Like many shooters, Bane’s greatest strength is with catch and shoot jumpers. He’s 16-of-33 (48.5 percent) on catch-and-shoot 3s this season. When he is off the ball, Bane can read the defense and get himself in a position for a shot. He also smartly positions himself to get open when the defense helps on the ball handler. His quick release allows him to get shots off without getting blocked.

Despite the high frequency on catch-and-shoot jumpers, there is plenty of reason to buy Bane’s shooting ability off the bounce. First of which is the track record he had shooting that type of shot in college. During his senior season at TCU, Bane shot 43-of-103 (41.7 percent) on shots off the dribble, placing him in the 92nd percentile, according to Synergy Stats.

The number of pull-up jumpers Bane has shot his rookie season is still pretty low — just 18, making up just over a quarter of his total shot attempts. The pull-up shots Bane has taken this season have looked very, very good.

Bane looks comfortable putting the ball on the court and creating space for himself off the dribble. He can attack closeouts or come off screens to get himself a better shot. He also has shown how many tools he has in his bag, using crossovers and step-backs to create an open shot.

The finishing continues to be an area of weakness for Bane, as it was in college. Bane is shooting just 6-of-12 in the restricted area. Bane isn’t a great athlete, he lacks a quick first step and struggles to get off the floor quickly. That predominantly shows in his shooting in the non-restricted area of the paint, where he is 1-of-9.

There is still plenty of reason to buy Bane’s finishing ability. The most evident reason is his build. With a body like a tank, Bane has already shown the ability to finish strong through contact. Even if the touch and finesse around the rim never improves to a reliable level, Bane is still going to have contact finishing in his bag.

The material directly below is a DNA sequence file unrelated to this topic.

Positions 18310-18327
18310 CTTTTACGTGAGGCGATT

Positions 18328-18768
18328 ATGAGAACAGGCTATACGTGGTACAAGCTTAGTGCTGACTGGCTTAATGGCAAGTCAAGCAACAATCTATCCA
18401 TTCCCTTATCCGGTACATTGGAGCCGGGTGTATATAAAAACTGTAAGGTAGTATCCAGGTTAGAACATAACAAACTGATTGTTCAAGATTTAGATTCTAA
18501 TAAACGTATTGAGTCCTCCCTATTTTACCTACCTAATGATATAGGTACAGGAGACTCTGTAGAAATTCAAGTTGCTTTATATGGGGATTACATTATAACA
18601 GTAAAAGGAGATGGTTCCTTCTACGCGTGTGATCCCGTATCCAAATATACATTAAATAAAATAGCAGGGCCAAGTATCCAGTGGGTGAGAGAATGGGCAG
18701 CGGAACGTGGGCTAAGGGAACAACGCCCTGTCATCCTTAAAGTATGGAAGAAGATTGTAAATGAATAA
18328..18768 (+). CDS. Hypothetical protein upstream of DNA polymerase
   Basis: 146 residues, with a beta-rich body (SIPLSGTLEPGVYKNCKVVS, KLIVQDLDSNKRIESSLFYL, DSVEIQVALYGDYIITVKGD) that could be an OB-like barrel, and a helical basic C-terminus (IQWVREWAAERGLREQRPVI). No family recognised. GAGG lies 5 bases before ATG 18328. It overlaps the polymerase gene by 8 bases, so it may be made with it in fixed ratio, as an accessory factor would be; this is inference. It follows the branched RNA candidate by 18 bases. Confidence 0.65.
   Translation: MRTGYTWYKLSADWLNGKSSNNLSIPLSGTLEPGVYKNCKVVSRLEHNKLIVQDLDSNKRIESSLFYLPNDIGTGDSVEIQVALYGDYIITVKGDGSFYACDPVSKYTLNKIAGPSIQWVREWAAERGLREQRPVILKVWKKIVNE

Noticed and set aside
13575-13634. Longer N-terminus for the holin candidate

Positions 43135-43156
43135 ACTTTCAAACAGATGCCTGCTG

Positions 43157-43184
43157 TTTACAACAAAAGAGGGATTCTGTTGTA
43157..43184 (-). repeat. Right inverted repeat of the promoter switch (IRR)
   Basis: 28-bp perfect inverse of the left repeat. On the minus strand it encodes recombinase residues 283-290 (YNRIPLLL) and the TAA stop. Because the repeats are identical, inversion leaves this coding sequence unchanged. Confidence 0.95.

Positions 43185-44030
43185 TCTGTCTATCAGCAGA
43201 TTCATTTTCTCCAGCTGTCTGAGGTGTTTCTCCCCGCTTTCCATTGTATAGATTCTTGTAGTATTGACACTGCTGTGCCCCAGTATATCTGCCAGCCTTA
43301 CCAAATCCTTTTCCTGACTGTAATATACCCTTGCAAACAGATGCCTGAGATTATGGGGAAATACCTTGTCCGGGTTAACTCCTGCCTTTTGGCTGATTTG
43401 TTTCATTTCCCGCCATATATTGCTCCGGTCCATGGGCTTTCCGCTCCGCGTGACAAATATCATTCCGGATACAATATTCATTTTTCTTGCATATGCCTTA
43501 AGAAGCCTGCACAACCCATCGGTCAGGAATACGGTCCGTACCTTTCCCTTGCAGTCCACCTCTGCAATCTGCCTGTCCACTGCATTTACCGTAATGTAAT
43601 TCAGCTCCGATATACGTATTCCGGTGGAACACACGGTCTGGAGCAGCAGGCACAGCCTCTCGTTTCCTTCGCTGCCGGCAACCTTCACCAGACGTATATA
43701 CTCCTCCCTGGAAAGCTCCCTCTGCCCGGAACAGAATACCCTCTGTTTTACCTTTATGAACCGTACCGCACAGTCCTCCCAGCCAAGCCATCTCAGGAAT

Bane’s defense was an area of concern for some during the pre-draft process. With the short wingspan and lack of quickness, the idea of him staying in front of NBA athletes was a concern. That will be something to monitor as his career continues to develop, but Bane is still managing to make an impact defensively. So far this season, Bane has utilized his instincts and motor to create turnovers and disrupt teams in transition. He is shooting passing lanes and reading the ball to force teams into making mistakes. Having good anticipation in addition to consistent effort are two things that make great defenders.

Bane already performing at this high of a level is a huge bonus for this Grizzlies team. Memphis now adds another piece to their collection of young talent in Jaren Jackson Jr., Brandon Clarke and, of course, Ja Morant that’s proved good enough to be a fringe playoff team. Adding a jumper as efficient as Bane’s is a tremendous addition for a Grizzlies team that was not good at shooting.

Last season, Memphis was 24th in 3-point attempts per game and 23rd in 3-point percentage. Bane fills a hole in the Grizzlies’ guard depth chart. With a low-volume scorer in Grayson Allen and an inconsistent but extremely high usage Dillion Brooks, Memphis now has a reliable and efficient guard to back-up Morant. His scoring, developing playmaking and effort on defense makes Bane a great asset not just for the Grizzlies’ future, but to help them win now.